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Old May 18th, 2010, 06:07 AM   #1
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Polarising Filters

I have been reading up on polarising filters - mainly to do with still photography. I have an ND on order (waiting forever from Culumnet in the UK).

I was wondering if anyone uses a Polarising Filter for video - whether they create any strange patterns on the image (ie: circular versus linear) or whether the ND does the job well - including trapping water reflections?

If you do or have used a Polarising Filter which one please?

With regards

Jeff
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Old May 18th, 2010, 02:52 PM   #2
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I wouldn't leave home without one. The PL filters are essential for a lot of my work - for both stills and video.

I mainly use B+W, Tiffen, Hoya, Sigma EX, Heliopan and Rodenstock filters.
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Old May 18th, 2010, 05:30 PM   #3
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For a single sensor camera, a linear polarizer should be fine.

A circular polarizer (nothing to do with the physical shape of the thing BTW) is usually intended for a 3 chip camera, and especially one with any sort of auto iris, etc...so consumer 3 chips would want a circular for sure.

The issue that the circular polarizer compensates for is the color separation apparatus in a multi-sensor camera. This assembly used to be called a "prism" in old-video guy vernacular because the assembly split out colors to send to each sensor...(all of which are B&W only BTW, they simply take in photons).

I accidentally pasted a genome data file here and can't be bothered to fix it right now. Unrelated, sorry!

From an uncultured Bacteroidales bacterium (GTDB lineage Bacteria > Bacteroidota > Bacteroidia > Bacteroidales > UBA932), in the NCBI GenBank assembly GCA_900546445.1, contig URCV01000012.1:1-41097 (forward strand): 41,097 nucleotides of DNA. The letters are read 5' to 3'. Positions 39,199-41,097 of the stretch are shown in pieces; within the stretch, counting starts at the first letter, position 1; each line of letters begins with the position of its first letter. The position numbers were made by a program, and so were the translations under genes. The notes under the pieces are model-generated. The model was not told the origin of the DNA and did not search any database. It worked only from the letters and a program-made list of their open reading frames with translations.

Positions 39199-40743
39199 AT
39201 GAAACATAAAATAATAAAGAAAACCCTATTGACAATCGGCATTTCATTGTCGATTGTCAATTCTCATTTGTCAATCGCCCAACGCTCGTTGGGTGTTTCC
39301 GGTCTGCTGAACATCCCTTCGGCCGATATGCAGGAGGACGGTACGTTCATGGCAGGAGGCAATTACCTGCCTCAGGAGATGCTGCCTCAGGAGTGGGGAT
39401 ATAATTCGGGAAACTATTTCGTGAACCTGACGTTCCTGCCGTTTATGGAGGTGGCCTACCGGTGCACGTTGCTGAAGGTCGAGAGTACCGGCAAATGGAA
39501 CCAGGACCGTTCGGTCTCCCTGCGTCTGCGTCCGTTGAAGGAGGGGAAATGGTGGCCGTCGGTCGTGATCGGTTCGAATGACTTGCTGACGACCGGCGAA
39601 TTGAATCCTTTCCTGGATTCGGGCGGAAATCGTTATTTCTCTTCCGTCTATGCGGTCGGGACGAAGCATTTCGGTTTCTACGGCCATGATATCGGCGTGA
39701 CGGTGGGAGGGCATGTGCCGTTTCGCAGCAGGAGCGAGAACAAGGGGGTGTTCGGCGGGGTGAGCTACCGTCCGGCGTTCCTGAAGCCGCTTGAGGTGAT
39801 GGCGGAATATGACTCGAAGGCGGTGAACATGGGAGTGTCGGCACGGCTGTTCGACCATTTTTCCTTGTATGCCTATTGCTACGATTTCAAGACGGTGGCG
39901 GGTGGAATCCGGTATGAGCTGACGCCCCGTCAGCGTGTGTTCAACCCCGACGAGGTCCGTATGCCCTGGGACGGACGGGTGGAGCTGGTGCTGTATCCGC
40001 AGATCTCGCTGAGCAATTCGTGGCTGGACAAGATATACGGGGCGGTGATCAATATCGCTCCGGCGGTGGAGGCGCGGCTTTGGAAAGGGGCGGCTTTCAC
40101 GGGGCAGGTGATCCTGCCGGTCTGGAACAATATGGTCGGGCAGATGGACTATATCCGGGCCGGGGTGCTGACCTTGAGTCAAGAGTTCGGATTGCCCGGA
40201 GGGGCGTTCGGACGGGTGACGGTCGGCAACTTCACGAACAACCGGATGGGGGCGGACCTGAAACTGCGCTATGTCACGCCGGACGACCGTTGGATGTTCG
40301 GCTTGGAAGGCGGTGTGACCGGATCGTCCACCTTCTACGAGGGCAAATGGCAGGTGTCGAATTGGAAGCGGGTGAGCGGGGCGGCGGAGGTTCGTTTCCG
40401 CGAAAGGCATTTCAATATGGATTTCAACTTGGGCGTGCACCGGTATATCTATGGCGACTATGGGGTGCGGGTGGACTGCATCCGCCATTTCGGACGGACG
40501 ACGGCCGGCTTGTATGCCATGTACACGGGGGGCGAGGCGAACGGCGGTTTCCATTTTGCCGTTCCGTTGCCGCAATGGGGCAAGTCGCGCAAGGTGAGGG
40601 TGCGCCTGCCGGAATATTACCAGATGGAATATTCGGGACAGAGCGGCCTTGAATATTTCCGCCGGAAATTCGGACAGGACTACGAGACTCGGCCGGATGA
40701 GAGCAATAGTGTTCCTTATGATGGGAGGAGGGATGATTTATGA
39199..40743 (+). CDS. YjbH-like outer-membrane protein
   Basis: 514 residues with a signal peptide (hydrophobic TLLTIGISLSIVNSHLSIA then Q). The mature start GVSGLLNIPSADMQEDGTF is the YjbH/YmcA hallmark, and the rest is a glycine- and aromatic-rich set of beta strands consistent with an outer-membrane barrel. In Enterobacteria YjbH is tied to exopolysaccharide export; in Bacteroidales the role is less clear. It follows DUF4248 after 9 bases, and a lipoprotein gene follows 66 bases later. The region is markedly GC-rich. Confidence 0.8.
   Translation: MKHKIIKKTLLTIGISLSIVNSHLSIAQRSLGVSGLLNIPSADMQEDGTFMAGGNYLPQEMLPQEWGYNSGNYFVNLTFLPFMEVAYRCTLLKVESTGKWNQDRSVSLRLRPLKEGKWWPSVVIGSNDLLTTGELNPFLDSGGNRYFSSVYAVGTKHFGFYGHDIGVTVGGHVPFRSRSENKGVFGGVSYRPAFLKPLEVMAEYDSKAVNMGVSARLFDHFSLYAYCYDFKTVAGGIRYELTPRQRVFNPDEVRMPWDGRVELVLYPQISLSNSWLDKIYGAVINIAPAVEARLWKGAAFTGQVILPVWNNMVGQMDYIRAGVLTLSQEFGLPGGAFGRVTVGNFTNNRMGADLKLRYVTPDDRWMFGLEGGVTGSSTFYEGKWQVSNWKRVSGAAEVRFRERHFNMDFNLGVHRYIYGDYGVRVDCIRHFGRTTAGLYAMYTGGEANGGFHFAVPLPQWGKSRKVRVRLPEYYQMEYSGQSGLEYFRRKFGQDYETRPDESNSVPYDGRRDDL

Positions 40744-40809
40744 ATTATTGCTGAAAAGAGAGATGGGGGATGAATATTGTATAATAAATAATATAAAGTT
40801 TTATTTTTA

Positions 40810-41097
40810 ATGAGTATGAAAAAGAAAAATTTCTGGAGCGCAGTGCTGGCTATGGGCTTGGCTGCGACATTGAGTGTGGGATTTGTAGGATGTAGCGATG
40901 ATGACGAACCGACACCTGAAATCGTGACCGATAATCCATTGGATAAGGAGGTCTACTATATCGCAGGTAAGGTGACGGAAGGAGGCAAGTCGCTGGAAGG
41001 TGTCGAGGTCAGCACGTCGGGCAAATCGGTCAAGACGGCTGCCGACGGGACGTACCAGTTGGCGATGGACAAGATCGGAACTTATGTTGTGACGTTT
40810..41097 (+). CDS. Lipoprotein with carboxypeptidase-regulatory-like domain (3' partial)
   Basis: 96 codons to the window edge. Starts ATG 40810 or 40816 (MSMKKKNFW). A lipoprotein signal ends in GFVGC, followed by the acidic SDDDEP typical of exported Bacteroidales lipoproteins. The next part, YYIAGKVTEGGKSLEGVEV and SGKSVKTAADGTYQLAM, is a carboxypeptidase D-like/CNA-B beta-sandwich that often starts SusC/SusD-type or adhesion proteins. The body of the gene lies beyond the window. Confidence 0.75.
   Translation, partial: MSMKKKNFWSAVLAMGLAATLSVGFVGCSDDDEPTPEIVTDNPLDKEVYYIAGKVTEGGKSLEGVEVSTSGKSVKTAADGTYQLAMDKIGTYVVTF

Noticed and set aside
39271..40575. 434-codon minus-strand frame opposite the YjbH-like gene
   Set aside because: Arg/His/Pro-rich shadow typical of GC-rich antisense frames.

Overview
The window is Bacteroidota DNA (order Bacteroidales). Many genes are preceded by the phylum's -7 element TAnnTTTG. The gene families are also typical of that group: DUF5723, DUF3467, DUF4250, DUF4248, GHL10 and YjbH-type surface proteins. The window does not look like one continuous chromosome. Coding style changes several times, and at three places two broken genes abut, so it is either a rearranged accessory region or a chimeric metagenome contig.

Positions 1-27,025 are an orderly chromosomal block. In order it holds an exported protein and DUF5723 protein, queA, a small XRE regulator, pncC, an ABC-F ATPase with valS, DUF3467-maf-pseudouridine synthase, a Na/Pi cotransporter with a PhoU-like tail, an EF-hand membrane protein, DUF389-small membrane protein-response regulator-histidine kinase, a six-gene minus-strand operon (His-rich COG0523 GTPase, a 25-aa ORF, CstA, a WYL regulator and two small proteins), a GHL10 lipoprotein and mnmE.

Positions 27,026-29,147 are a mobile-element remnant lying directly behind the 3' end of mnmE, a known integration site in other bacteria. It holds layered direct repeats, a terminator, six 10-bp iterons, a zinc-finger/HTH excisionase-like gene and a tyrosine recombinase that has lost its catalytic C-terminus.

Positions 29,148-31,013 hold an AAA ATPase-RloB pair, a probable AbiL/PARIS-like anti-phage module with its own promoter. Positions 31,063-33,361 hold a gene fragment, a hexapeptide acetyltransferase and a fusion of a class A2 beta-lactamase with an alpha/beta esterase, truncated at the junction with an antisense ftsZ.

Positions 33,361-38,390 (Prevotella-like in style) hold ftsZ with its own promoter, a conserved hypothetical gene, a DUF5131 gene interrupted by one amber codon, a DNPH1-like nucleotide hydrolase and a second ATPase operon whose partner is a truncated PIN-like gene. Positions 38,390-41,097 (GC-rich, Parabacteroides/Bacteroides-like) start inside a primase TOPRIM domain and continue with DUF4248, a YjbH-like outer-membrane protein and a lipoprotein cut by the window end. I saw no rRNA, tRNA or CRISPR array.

This series of mirrors and transparent filters can act like a polarizer in itself. When a linear polarizer goes to work on the light coming into the lens, it's basically taking the light, which can be modulating in any number of "Phases"

(Think of a garden hose laying out on the lawn...now take one end and whip it up and down...the "wave" travels down the length of the hose...now try side to side...it would likely travel further if you put it on the driveway...you get the idea. These two "waves" were modulating 90 degrees out of phase from each other. Light comes into your lens in almost limitless angles around the axis of its travel.)

The polarizer acts as a bit of a 'coin slot'...like trying to create the hose wave through a picket fence...only one choice of angles. By rotating the polarizer, you are knocking out all the "phases" you don't want...reflections on the surface of the pond, or obscuring the view through a store window (you may want to research "Brewster's angle" for some insight into angles)

...or maybe just to remove some amount of distracting glare from a chrome-encrusted hot rod or motorcycle.

(I've even shot stills where I'll take two of a car...one with the polarizer rotated to remove glare from the side windows...then one to remove glare from the windshield...then it's time for photoshop.)

Every time light is reflected off something, like a store window, it gets polarized and now you can take the polarizer on your camera and knock it out cleanly...but you need to be at an angle, it won't work straight on, or at too extreme an angle.